Working memory (WM) training in typically developing (TD) children aims to enhance not only performance in memory tasks but also other domain-general cognitive skills, such as fluid intelligence. These benefits are then believed to positively affect academic achievement. Despite the numerous studies carried out, researchers still disagree over the real benefits of WM training. With this meta-analysis (m = 41, k = 393, N = 2,375), we intended to resolve the discrepancies by focusing on the potential sources of within-study and between-study true heterogeneity. Small to medium effects were observed in memory tasks (i.e., near transfer). The size of these effects was proportional to the similarity between the training task and the outcome measure. By contrast, far-transfer measures of cognitive ability (e.g., intelligence) and academic achievement (mathematics and language ability) were essentially unaffected by the training programs, especially when the studies implemented active controls (g¯ = 0.001, SE = 0.055, p =.982, τ2 = 0.000). Crucially, all the models exhibited a null or low amount of true heterogeneity, which was wholly explained by the type of controls (nonactive vs. active) and by statistical artifacts, in contrast to the claim that this field has produced mixed results. Since the empirical evidence shows the absence of both generalized effects and true heterogeneity, we conclude that there is no reason to keep investing resources in WM training research with TD children.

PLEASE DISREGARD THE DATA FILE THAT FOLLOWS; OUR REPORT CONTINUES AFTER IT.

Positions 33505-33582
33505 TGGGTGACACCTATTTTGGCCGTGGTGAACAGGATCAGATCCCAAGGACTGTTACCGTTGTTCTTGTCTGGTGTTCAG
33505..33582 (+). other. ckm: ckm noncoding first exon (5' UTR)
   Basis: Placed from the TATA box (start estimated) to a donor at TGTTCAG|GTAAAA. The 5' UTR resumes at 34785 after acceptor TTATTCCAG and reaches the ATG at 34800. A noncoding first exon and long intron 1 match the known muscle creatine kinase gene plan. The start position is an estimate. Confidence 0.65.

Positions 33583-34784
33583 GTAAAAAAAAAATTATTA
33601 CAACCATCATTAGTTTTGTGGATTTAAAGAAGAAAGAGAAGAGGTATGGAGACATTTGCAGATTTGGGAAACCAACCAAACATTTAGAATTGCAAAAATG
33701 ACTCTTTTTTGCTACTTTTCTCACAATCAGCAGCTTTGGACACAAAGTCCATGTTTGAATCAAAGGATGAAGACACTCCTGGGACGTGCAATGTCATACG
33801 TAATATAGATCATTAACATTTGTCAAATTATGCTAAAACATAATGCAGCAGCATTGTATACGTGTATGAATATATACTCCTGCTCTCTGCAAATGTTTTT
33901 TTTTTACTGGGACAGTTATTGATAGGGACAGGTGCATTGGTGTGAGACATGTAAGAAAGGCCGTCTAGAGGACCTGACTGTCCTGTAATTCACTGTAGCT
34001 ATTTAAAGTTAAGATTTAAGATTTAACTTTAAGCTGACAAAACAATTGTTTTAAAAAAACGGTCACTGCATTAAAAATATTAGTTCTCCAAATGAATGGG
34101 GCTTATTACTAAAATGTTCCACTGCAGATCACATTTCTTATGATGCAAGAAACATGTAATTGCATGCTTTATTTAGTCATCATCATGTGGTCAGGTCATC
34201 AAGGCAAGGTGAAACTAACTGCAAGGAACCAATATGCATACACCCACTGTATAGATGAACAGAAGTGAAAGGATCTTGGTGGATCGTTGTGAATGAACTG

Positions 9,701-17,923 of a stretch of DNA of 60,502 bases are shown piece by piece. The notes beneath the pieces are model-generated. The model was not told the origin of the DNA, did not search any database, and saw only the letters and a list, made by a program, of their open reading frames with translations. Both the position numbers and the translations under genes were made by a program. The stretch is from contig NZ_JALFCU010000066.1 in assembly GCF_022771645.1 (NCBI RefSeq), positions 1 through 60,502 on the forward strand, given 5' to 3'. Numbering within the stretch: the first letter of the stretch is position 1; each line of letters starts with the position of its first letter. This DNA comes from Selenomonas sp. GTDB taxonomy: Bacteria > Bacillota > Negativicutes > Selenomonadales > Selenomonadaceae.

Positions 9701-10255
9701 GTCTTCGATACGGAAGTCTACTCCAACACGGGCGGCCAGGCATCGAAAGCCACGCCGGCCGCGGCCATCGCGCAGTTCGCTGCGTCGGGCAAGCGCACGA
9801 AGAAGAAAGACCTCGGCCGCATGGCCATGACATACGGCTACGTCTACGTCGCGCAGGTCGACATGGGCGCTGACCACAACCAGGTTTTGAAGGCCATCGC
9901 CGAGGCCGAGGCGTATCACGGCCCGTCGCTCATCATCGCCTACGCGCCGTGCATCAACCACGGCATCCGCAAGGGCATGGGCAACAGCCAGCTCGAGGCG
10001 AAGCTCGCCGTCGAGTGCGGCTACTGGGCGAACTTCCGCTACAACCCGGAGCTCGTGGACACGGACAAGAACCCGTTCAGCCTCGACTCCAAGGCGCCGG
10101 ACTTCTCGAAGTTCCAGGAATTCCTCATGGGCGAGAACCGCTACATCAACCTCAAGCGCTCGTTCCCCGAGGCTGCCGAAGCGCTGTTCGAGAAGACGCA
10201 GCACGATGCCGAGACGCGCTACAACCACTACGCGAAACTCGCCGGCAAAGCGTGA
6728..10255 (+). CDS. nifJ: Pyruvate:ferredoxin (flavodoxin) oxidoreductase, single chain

All Science Journal Classification (ASJC) codes
- Experimental and Cognitive Psychology
- Developmental and Educational Psychology
- Arts and Humanities (miscellaneous)